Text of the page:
exile and different administrations of the White House is correct. The
    problem is to find a formula for its application so that the stream of
    dollars does not reach the coffers of the regime.

    “The only way for the government not to collect dollars circulating in
    Cuba, would be Trump completely prohibiting transfers of money. It’s the
    only way to fuck them. I do not think there is another. But using money
    as a weapon of blackmail to make people demand their rights, I find
    deplorable. I also have the rope around my neck. I want democratic
    changes, better salaries, and I have no relatives in Miami. But I do not
    have the balls to go out in the street and demand them,” says an
    engineer who works at a military construction company.

    Twenty years ago, on June 27, 1997, the Internal Dissident Working Group
    launched La Patria es de Todos (The Nation Belongs to Everyone), a
    document that raised rumors within the opposition itself. Economist
    Martha Beatriz Roque Cabello, along with the late Félix Antonio Bonne
    Carcassés, Vladimiro Roca Antúnez and lawyer René Gómez Manzano, tried
    to get those Cubans who received dollars to commit to not participate in
    government activities or vote in the elections, all of them voluntary.

    It is true that the double standards of a large segment of Cubans upset
    the human rights activists. With total indifference, in the morning they
    can participate in an act of repudiation against the Ladies in White and
    in the afternoon they connect to the internet so that a family member
    expedites the paperwork for them to emigrant or recharges their mobile
    phone account.

    This hypocrisy is repulsive. But these people are not repressive. Like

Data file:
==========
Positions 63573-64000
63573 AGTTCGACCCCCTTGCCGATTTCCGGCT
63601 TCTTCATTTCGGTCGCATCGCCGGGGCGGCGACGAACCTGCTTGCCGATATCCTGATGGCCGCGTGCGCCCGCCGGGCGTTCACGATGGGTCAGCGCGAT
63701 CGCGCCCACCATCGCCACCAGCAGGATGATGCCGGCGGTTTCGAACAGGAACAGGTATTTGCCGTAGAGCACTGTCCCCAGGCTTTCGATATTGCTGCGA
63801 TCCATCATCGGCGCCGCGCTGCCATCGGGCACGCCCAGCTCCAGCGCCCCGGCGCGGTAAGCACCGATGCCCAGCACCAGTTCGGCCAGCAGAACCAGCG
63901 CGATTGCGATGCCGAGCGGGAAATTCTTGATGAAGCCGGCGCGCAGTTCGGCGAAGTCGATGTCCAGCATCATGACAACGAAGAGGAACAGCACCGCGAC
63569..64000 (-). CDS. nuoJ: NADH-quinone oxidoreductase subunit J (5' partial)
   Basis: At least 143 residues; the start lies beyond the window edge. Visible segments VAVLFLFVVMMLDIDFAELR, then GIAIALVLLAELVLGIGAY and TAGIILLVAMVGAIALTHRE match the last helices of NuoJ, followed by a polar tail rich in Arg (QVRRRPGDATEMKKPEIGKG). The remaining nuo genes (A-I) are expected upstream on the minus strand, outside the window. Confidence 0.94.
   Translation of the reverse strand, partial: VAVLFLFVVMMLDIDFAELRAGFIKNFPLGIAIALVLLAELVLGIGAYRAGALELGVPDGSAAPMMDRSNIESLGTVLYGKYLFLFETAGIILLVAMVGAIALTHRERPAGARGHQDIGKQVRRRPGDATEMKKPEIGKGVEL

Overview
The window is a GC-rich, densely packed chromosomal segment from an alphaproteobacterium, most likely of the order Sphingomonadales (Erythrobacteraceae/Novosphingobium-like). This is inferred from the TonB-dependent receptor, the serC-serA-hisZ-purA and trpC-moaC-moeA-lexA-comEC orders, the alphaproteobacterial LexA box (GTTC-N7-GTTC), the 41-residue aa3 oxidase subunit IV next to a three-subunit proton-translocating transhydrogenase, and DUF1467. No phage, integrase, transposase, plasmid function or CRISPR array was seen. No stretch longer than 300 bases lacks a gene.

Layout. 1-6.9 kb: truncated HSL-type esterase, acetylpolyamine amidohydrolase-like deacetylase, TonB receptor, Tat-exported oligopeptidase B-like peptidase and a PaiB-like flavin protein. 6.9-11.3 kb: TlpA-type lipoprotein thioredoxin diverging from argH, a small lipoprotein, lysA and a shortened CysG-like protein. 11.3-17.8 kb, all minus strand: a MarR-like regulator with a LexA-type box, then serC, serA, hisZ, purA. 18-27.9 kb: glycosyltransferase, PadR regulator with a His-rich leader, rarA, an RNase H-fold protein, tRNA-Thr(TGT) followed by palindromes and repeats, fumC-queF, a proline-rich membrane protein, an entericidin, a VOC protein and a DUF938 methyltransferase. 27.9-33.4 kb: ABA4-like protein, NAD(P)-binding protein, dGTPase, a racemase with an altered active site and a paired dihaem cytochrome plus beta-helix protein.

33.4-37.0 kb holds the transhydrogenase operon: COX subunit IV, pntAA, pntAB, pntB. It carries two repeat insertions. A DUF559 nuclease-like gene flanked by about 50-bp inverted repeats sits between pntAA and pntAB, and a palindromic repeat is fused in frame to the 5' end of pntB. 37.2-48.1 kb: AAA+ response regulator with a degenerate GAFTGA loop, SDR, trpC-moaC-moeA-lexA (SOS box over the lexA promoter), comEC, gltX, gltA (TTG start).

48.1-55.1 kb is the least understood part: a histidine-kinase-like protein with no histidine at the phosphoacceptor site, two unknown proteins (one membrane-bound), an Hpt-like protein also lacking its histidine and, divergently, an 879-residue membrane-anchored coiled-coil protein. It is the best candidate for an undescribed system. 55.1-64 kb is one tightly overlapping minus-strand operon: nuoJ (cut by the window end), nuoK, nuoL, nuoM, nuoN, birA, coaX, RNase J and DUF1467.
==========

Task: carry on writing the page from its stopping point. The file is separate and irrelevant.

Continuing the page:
millions of citizens on the island, they are victims of a
    dictatorship. In totalitarian societies, even the family estate is
    perverted.

    In Stalin’s USSR a ’young pioneer’ was considered a here for denouncing
    the counterrevolutionary attitude of his parents. There was a stage in
    Cuba where a convinced Fidelista could not befriend a ’worm’, or have
    anything to do with a relative who had left the country or receive money
    from abroad.

    I understand journalists like Omar Montenegro, of Radio Martí, who in a
    radio debate on the subject, said that measures such as these can at
    least serve to raise awareness of people who have turned faking it into
    a lifestyle. But beyond whether regulation could be effective in the
    moral order, in practice it would be a chaos for any federal agency of
    the United States.

    And, as much frustration as those of us who aspire to a democratic Cuba
    may have, we can not be like them. It has rained a lot since then. The
    ideals of those who defend Fidel Castro’s revolution have been
    prostituted. Today, relatives of senior military and government
    officials have left for the United States. And the elite of the olive
    green bourgeoisie that lives on the island likes to play golf, drink
    Jack Daniel’s and wear name-brand clothes.

    If Donald Trump applies the control of remittances to people working in
    GAESA or other military enterprises, it would affect more than one
    million workers engaged in these capitalist business of the regime,
    people who are as much victims of the dictatorship as the rest of the
    citizenship.

    The colonels and generals who changed their hot uniforms for white
    guayaberas and the ministers and high officials, do not need to receive
    remittances. Without financial controls or public audits, they manage
    the state coffers at will. One day we will know how much they have
    stolen in the almost sixty years they have been governing.

    Source: If Trump Ends Our Remittances? / Iván García – Translating Cuba
    translatingcuba.com/if-trump-ends-our-remittances-ivn-garca/